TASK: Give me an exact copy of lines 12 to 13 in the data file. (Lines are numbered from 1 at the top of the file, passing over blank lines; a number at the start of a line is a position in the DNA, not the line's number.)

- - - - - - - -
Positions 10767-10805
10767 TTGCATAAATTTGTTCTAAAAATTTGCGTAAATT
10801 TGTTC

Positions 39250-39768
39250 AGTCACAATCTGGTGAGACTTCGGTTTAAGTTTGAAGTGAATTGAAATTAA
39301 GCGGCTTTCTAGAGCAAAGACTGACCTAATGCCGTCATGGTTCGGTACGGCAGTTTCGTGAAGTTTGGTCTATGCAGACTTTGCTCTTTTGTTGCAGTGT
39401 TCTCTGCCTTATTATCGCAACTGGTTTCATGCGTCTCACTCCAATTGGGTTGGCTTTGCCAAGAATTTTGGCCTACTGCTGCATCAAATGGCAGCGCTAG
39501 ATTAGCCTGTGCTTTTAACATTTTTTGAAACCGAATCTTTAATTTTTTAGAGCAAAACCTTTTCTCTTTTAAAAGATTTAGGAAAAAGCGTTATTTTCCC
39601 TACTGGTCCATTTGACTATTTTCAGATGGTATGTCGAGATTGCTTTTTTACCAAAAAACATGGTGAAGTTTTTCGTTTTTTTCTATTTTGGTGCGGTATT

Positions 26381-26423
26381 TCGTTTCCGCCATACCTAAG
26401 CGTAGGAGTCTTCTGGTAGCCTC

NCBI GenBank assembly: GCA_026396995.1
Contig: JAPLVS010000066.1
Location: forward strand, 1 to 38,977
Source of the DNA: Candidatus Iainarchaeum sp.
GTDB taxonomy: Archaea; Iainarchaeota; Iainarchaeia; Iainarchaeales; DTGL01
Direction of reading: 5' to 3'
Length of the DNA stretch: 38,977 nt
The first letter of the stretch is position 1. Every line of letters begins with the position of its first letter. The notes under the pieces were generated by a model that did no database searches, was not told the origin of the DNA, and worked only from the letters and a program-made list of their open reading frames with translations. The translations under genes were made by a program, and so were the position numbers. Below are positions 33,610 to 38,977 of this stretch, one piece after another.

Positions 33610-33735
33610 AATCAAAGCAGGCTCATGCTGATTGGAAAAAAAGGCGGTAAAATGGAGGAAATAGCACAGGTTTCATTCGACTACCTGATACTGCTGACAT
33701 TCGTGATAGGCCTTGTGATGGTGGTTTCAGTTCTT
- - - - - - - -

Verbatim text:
26401 CGTAGGAGTCTTCTGGTAGCCTC

NCBI GenBank assembly: GCA_026396995.1